Covering up to 25,000 square miles of Californian terrain, the Mojave and the Colorado deserts present a rich diversity in landscape, ecology, and climate, and provide an important preservation of natural and human history. The following are some of the most spectacular of the national and state parks.
Its rich geologic and cultural history, and extreme environment and isolation (having some of the clearest skies in North America for stargazing) make Death Valley an attractive destination for nature lovers.
Low and hot, Death Valley is home to both the lowest elevations and hottest temperatures in the US. But the landscape in this part of California is actually incredibly diverse, ranging from saltpans like the Devil’s Racetrack, pictured above, to snow-capped mountains reaching 11,000ft.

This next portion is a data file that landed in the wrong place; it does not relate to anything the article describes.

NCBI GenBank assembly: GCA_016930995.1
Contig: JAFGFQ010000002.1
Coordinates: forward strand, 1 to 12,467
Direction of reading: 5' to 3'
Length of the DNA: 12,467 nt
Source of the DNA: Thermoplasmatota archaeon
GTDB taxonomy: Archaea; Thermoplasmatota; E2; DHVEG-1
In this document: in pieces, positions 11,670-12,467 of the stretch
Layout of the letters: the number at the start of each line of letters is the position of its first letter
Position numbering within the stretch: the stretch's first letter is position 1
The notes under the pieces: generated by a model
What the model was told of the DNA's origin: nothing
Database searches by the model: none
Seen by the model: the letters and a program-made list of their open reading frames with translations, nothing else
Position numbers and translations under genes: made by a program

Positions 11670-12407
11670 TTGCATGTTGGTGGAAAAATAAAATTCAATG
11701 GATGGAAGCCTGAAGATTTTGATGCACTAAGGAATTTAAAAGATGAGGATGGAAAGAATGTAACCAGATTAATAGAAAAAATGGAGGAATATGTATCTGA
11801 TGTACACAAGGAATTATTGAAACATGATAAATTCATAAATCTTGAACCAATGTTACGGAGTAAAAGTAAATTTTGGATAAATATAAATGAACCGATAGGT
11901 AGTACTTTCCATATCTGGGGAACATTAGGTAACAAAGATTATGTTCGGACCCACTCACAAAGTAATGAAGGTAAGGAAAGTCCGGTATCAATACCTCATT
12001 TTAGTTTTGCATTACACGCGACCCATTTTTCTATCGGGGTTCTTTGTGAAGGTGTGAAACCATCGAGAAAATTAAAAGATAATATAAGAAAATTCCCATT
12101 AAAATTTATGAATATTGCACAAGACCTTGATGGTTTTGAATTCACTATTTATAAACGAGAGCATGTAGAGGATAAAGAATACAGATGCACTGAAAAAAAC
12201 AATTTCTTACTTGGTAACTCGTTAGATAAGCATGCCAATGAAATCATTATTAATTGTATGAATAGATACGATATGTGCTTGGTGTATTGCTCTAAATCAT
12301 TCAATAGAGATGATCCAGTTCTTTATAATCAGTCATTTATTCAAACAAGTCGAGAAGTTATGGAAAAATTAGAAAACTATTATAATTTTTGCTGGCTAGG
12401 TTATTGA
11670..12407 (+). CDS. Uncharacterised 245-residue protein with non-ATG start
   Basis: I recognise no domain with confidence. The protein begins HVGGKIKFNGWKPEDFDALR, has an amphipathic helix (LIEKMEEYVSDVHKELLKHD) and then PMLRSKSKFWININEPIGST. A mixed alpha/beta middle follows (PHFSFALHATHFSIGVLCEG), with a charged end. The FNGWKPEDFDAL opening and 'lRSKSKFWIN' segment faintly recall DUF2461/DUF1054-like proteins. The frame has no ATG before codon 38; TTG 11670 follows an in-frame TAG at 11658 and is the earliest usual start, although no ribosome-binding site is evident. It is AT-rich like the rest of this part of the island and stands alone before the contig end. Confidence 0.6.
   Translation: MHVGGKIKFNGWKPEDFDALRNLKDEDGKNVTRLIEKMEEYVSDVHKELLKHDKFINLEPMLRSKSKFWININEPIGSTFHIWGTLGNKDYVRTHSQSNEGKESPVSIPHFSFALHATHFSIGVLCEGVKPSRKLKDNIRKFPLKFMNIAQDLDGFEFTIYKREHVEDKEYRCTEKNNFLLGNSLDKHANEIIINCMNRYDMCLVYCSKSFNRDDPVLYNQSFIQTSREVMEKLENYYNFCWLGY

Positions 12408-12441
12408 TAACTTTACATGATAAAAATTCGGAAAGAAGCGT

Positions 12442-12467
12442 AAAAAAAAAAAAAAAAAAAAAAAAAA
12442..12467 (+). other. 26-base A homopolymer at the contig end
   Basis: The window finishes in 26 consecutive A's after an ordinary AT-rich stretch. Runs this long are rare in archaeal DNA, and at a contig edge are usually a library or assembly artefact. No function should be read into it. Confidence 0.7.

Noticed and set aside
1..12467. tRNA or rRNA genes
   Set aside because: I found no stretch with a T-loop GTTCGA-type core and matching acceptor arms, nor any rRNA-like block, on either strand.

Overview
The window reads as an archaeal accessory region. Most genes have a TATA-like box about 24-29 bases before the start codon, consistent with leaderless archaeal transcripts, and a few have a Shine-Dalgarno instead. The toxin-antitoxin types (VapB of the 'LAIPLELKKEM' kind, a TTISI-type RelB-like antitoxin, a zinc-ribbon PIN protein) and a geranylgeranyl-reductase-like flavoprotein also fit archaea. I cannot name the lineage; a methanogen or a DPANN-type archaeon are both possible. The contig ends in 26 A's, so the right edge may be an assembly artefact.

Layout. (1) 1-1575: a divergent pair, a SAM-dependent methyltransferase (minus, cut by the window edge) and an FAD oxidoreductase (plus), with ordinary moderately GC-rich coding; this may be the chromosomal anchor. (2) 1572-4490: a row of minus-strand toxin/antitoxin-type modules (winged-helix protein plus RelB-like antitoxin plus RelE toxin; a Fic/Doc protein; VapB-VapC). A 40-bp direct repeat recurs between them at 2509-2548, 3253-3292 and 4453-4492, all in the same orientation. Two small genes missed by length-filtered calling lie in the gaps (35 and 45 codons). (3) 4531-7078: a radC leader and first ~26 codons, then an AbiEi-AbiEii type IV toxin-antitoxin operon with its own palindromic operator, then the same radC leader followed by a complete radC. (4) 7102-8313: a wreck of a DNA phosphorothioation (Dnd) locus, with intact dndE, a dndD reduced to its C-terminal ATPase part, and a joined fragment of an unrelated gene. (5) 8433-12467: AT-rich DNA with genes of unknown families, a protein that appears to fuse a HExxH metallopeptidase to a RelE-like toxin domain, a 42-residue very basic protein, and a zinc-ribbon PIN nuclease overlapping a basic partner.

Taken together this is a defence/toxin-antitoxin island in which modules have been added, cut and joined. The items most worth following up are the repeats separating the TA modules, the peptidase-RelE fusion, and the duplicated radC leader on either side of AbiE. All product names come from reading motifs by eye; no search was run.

The result of erosion exposing the colorful sandstone stratas and creating hoodoos and other dramatic rock formations, Red Rock Canyon State Park has served as the backdrop of many films, including Jurassic Park.
The largest state park in California and the second largest in the continental United States, the Anza-Borrego Desert State Park offers a varied sample of the Colorado Desert with broad vistas, dry river beds, and diverse ecology, such as palm groves, iguanas, foxes, golden eagles, roadrunners, and rattlesnakes.